Tag Archives: CRS 22-54-101

Taxpayers for Public Education, et. al. v. Douglas County School District, 2015CO50 (June 29, 2015)

“Leave the matter of religion to the family altar, the church, and the private school, supported entirely by private contributions.” Ulysses Grant. Petitioners challenged a scholarship program that required enrollment in a “charter school” and admission to a qualified private school. Taxpayer money funded the scholarship, which was paid to the parents who then paid the private school. Nearly 93% of recipients enrolled in religious schools. The Court held the program unconstitutional under Colorado’s expansive prohibition on public funding of “sectarian” schools because the program “supports and sustains” such schools. The element of private choice was insufficient absent safeguards against funding religious schools. As such, invalidating the program does not violate the 1st Amendment. Petitioners lacked taxpayer standing to challenge the program under a statute.

https://www.courts.state.co.us/userfiles/file/Court_Probation/Supreme_Court/Opinions/2013/13SC233.pdf

http://www.cobar.org/opinions/opinion.cfm?opinionid=9843&courtid=2

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Filed under Appellate Review Challenged, Constitutional, Government, Proceedure

Taxpayers for Public Education and Cindra Barnard, et. al. v. Douglas County School District; Douglas County Board of Education; Colorado State Board of Education; and Colorado Department of Education, and Florence and Derrick Doyel, et. al. Intervenors, 2012COA20 (February 28, 2013)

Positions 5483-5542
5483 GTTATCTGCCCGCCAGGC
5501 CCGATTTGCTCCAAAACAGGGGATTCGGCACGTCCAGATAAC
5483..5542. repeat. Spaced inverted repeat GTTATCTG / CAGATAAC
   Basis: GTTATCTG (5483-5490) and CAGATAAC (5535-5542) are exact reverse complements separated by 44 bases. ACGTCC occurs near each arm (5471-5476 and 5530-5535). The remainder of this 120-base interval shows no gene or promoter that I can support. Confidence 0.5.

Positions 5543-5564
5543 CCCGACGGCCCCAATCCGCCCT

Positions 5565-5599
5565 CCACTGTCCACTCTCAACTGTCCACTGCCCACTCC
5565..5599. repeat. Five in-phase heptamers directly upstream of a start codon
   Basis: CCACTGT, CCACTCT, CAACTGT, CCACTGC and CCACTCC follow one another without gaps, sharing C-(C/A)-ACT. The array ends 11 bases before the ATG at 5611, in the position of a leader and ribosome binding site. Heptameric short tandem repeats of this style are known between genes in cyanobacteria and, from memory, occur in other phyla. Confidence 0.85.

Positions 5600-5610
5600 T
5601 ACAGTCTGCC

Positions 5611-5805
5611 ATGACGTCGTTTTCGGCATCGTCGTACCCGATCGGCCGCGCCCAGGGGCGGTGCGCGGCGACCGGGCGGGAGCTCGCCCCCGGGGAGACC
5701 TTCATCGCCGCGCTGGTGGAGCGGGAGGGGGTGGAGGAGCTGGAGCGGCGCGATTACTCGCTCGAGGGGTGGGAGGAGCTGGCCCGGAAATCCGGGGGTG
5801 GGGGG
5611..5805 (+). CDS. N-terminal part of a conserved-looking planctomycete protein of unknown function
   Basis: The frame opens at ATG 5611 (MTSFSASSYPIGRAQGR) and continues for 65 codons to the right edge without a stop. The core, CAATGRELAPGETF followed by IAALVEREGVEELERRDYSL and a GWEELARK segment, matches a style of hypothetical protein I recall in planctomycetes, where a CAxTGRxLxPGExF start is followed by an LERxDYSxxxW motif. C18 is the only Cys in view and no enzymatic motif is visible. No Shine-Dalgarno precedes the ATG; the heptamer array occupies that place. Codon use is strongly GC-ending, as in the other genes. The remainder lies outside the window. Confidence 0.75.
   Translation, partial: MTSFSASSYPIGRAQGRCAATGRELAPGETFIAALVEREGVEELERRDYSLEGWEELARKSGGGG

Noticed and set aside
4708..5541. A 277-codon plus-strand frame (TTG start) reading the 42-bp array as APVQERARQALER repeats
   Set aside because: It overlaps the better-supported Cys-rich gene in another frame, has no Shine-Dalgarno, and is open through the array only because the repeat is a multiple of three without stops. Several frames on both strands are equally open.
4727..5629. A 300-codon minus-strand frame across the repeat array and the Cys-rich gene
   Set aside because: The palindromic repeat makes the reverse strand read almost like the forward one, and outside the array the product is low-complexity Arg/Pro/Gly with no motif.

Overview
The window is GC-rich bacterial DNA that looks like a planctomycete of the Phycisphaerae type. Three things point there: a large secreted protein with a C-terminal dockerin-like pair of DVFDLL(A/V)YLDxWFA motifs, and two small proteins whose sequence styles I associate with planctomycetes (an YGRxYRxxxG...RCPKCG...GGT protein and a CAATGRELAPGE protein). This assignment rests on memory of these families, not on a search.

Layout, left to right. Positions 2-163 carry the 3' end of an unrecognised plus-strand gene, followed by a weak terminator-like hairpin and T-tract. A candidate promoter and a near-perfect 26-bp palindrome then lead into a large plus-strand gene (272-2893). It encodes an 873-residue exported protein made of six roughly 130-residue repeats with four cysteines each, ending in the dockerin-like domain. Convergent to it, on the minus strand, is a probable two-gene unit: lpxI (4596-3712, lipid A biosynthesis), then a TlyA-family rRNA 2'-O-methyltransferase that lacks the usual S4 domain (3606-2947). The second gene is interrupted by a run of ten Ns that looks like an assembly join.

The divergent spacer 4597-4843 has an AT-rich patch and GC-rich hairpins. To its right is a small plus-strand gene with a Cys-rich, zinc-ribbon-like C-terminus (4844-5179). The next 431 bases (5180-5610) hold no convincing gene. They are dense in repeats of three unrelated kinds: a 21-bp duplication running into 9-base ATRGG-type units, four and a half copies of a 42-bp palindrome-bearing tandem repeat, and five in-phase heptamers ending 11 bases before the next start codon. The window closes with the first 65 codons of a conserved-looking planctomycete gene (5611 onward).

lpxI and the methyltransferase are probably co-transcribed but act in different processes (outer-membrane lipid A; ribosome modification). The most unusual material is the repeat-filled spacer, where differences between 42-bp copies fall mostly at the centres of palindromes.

Money merely represents value; but it has come to symbolize so much more. Here, the Douglas County Public School District created a voucher system that gives taxpayer money to private and/or religious schools. The trial court held it was unconstitutional. The court of appeals reversed based on 4 conclusions: 1) courts may not inquire into the extent of religious instruction, 2) religious institutions are not directly benefited, 3) parents directed the funds, and 4) the system gave parents neutral funding choices that maintained the free educational system. The court also held Plaintiffs lacked standing to enforce a statute. It avoided deciding whether Colorado’s constitutional religion provisions were coextensive with the First Amendment. The dissent concluded the system was a pipeline of public money to religious schools, thus violating Colorado’s Constitution.

http://www.courts.state.co.us/Courts/Court_Of_Appeals/Opinion/2012/11CA1856-PD.pdf

http://www.cobar.org/opinions/opinion.cfm?opinionid=8846&courtid=1

CERTIORARI GRANTED

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Filed under Appellate Review Challenged, Constitutional, Government